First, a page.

Doug Pederson was an easy guy to root for.
Though not from the City of Brotherly Love originally, he played for the Philadelphia Eagles for a beautifully transitional season in 1999, came from the Andy Reid coaching tree, and thus, brought a certain level of familiarity to a still franchise shell-shocked by the magic energy of the Chip Kelly-era.
Sure, Pederson was goofy. He wore that silly visor and had an “aw shucks” demeanor that rubbed more than a few fans the wrong way, but his intentions were pure and his ability to get guys to buy in was undeniable.
And, in the best twist of all, it worked.
Pederson assembled a quality coaching staff, built on a promising rookie season by his young franchise quarterback, Carson Wentz, and ultimately accomplished a feat not even Reid could in South Philly; wining the darn Super Bowl for the first time in franchise history.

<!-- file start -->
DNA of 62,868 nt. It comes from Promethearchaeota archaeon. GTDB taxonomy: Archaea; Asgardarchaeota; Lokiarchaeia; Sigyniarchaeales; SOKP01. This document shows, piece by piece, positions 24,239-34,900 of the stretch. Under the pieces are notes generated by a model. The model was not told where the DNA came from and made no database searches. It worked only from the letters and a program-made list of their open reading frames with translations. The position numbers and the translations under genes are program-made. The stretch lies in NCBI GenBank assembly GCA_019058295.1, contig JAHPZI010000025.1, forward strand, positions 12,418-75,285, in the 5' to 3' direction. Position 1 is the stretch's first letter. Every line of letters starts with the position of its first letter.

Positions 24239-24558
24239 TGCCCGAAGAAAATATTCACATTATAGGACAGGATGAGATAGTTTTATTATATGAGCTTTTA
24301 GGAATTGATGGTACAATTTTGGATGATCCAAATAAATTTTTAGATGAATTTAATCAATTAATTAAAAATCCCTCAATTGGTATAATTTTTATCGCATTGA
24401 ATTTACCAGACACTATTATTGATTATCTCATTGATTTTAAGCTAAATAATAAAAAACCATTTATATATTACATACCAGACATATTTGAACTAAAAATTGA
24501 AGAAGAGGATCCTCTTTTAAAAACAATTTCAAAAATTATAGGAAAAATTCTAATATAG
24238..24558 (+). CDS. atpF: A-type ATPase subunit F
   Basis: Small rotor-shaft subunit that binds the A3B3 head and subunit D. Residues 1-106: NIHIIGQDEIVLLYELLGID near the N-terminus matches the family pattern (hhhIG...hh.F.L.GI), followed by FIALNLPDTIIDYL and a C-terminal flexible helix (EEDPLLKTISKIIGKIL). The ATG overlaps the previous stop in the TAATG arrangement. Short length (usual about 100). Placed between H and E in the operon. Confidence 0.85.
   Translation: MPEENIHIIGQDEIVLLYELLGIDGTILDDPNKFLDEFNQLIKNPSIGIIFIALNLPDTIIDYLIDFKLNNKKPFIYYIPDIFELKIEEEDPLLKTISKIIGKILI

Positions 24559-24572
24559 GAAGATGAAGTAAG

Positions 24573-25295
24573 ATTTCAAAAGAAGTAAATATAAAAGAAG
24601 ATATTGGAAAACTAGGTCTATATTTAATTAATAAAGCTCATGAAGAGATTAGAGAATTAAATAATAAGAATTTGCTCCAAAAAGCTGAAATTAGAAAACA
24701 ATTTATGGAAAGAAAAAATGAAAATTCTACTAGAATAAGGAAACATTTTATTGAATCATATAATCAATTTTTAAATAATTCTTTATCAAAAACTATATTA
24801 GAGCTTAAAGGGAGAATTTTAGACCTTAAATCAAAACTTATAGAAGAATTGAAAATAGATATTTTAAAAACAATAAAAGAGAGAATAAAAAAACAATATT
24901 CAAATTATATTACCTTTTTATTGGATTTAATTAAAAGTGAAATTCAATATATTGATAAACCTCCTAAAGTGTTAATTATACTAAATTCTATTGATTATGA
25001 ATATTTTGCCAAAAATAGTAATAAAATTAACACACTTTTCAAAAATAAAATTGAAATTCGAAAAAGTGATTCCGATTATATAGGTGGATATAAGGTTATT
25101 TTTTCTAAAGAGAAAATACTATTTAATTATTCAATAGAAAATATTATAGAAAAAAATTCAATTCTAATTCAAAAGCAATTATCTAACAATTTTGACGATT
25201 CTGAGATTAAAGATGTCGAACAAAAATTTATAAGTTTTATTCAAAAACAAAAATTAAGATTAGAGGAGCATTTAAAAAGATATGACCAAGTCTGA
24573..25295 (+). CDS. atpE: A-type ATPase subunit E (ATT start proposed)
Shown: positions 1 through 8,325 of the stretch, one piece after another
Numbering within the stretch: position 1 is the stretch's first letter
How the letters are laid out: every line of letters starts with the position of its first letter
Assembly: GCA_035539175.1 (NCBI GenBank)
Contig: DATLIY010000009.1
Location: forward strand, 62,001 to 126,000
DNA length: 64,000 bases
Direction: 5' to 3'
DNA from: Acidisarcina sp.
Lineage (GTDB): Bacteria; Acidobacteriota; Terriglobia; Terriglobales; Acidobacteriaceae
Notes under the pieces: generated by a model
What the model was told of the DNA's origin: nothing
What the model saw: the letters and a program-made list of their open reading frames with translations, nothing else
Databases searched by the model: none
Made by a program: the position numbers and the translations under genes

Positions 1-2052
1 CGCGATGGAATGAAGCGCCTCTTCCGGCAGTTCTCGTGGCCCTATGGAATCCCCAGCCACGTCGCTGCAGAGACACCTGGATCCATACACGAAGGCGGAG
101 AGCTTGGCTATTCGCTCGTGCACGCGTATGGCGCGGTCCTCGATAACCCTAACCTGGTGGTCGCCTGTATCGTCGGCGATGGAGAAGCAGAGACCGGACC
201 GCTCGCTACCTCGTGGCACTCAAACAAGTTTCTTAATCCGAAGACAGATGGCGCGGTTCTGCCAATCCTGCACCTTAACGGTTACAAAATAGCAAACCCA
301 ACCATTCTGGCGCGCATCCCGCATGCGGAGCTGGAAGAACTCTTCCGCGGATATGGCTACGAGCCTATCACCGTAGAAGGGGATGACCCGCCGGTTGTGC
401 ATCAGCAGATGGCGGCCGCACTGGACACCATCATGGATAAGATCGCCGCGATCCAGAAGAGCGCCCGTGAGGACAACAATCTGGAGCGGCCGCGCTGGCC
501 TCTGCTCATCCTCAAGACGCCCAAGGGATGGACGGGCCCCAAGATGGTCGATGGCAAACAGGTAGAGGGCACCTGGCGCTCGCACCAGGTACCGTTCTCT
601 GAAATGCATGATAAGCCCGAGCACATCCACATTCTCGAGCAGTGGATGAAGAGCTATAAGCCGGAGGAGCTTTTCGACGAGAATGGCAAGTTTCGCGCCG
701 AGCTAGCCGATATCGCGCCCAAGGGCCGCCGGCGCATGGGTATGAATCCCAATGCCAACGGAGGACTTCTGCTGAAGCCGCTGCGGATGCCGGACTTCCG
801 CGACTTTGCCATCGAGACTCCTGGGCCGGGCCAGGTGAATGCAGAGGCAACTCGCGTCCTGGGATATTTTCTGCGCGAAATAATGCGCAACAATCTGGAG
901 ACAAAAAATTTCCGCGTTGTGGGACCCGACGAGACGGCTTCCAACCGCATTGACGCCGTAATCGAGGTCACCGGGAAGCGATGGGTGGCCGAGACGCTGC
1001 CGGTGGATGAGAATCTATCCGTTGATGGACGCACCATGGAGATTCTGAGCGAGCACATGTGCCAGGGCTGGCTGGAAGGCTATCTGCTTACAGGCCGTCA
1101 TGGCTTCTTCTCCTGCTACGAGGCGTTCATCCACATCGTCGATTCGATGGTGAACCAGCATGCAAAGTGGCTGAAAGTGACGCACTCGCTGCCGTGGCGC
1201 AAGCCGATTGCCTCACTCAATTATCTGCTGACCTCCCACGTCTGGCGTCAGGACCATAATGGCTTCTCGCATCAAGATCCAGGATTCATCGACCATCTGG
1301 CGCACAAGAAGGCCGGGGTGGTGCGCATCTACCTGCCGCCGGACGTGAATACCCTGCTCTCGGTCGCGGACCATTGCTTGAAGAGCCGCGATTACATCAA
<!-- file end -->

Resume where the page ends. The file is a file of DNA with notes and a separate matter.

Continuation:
Granted, was some of that Frank Reich, Nick Foles, and just a ton of good luck? Sure. I don’t think even Pederson would argue that his team was the beneficiary of some good luck in 2017, but honestly, what winning team doesn’t? There’s an old saying that luck is the convergence of preparation and opportunity and to the entire team’s credit, that particular roster was ready for just about anything.
I mean, we’re talking about a team that lost its quarterback, left tackle, running backs, linebackers, etc, and still remained firey due to their underdog mentality.